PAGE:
Dork Diaries: Frenemies Forever by Rachel Renee Russell
|Dork Diaries: Frenemies Forever by Rachel Renee Russell|
|Category: Science Fiction|
|Reviewer: John Lloyd|
|Summary: An eleventh part of this endless soap opera – but one that has a good way with presenting what the addicted reader will demand. Only dismiss, then, if you dislike the idea of a child becoming an addicted reader.|
|Buy? Yes||Borrow? Yes|
|Pages: 282||Date: November 2016|
|Publisher: Simon & Schuster Children's UK|
|External links: Author's website|
I was at my locker writing in my diary… Those are the least unexpected words in literature for those who have enjoyed this series before now. Nikki Maxwell does very little but write in her diary, even when it causes her problems. She's at it so much, the instant replay plot summary here is on half a page but covers about the last five books – yes, we really do get that much detail of her life. But make no mistake, the events she describes are momentous ones – and nothing has the power to change her life for the better as much as her nemesis, Mackenzie Hollister, moving to a different school. But what's this? A student school swap programme has put Nikki in that exact same school, and there's a surprising amount hanging in the balance. But surely Nikki can brave Mackenzie for five more school days – and surely that is as bad as it could get?
Fans were very keen on seeing this eleventh novel announced, especially as books nine and ten changed a lot around, and especially as a semi-spin-off series came about at the same time, featuring a friend of Nikki's Squeeeee!! boyf Brandon. I don't know that I shared their enthusiasm, partly because those changes seemed a handy chance for the mother/daughter creative team behind these books to move on. Here, ultimately, however, I could see through the contrived manner in which the two girls are combined again, and enjoy the book for what it once more is – a thoroughly frothy and silly entertainment.
The adult looking at these pages will yet again frown at the use of multiple exclamation marks, and emojis, and blank space, but the ease with which the pages turn, and the illustrations highlighting the correct beats (as opposed to what so many other books do, by presenting the wrong elements), make these books ideal for a certain audience of a certain age. I do think that if any child has been here from the distant start of things they will probably be too old for them by now, and using them as guilty pleasures – certainly they will want more mileage from an early scene when Nikki needlessly turns against her BFFs. The inherent lack of irony on these pages is galling at times, but again it's a testament to the straight-up honesty, accuracy (heaven forbid) and narrative clarity that drives these books.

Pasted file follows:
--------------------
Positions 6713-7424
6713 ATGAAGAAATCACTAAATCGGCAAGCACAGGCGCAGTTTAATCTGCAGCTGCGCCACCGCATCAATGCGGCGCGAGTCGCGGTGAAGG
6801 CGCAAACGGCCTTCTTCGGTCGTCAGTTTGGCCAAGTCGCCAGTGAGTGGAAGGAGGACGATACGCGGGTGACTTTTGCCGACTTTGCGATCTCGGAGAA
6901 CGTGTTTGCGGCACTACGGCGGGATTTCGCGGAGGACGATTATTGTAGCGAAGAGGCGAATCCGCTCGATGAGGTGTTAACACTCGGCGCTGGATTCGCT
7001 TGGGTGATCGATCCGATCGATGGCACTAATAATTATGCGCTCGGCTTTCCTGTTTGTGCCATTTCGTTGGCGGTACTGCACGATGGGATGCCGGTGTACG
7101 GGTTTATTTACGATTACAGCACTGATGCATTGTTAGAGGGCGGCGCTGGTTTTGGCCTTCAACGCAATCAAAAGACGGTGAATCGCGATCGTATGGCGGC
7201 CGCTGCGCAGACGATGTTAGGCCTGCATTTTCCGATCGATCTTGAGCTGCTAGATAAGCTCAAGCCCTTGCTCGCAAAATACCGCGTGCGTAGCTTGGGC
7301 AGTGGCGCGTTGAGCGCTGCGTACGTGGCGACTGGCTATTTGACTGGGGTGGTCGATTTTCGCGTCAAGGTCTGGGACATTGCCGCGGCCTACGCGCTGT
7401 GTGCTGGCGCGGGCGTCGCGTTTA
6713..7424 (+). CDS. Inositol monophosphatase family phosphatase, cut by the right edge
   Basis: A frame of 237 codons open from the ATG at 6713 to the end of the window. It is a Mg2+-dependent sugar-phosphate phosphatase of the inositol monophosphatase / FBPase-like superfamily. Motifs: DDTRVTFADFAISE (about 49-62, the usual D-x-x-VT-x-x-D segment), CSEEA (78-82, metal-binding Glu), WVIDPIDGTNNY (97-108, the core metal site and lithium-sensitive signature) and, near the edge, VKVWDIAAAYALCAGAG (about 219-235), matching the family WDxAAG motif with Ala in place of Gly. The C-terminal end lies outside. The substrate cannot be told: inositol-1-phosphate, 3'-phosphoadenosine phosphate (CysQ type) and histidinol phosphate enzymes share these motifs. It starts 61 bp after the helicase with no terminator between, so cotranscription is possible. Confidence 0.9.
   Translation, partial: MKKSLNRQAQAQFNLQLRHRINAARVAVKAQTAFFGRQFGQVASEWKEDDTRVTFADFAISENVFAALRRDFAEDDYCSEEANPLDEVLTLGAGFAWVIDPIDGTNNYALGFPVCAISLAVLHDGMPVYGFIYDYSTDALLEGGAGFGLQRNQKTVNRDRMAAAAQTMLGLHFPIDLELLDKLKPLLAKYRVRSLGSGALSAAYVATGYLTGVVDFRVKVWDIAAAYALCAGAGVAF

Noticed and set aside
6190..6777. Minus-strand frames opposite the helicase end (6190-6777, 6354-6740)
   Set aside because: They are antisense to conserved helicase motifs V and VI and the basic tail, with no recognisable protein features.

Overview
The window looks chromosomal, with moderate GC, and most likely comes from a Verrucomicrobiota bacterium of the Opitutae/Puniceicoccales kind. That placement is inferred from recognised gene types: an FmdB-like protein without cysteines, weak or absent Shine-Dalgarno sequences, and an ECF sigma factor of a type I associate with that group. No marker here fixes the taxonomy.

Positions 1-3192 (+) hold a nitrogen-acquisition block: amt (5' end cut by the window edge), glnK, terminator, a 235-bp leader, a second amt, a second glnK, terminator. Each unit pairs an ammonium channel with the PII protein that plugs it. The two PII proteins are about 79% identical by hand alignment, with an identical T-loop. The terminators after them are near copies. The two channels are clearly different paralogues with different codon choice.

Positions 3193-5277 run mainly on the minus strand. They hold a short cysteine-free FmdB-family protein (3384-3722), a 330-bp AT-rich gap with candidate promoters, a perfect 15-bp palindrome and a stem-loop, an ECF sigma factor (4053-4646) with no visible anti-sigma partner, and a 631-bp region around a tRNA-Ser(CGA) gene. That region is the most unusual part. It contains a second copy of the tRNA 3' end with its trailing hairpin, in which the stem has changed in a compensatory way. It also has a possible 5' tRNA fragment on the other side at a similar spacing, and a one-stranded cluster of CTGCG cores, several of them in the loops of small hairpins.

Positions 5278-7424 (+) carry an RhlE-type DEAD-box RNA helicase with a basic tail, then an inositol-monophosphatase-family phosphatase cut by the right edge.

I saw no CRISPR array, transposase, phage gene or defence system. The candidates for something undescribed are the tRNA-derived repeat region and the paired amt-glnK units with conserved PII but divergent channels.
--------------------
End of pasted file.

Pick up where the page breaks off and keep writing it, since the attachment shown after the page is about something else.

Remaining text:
And despite an ungainly-seeming rush to a seemingly big ending, and there being little in the way of sub-plot, depth or surprise here (and despite there being no issue over the relationship with Brandon that so peppered the earlier books), I can see many people – myself included – being happy with more of the same. I know there's a rule that states the shorter timespan covered by one of these diary books means the smaller the returns, and I can report these 240-odd pages are concerned only with two weeks in the life of Nikki, but this series has an inherent soap-opera quality that is like it or not the main factor in drawing people back time and time again. The fact this volume is early one May and something I alluded to earlier won't happen until August, if at all, means there will be several more books of this guilty pleasure to come.
I must thank the publishers for my review copy.
If you're running behind with this series, the tenth novel in it was Puppy Love. And while these are completely contemporary, you might welcome the likes of Clover Moon by Jacqueline Wilson to introduce girls to historical settings.
You can read more book reviews or buy Dork Diaries: Frenemies Forever by Rachel Renee Russell at Amazon.co.uk
You can read more book reviews or buy Dork Diaries: Frenemies Forever by Rachel Renee Russell at Amazon.com.
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